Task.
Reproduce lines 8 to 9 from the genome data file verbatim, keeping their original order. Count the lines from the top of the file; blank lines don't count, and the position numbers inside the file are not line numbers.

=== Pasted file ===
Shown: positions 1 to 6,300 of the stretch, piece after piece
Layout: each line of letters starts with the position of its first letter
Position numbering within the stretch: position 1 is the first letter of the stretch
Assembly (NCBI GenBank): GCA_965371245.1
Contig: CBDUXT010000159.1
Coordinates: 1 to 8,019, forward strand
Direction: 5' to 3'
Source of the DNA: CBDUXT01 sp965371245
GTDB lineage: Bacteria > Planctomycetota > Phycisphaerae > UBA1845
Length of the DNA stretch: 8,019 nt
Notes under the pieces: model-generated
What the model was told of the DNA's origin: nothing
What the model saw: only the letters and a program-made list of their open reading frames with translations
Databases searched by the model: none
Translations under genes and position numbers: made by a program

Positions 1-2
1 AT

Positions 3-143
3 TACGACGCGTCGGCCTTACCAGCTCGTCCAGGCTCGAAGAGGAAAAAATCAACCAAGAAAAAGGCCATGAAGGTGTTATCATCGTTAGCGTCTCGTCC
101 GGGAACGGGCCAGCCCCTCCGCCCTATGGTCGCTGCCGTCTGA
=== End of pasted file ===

Source of the DNA: CBDUXT01 sp965371245
GTDB lineage: Bacteria > Planctomycetota > Phycisphaerae > UBA1845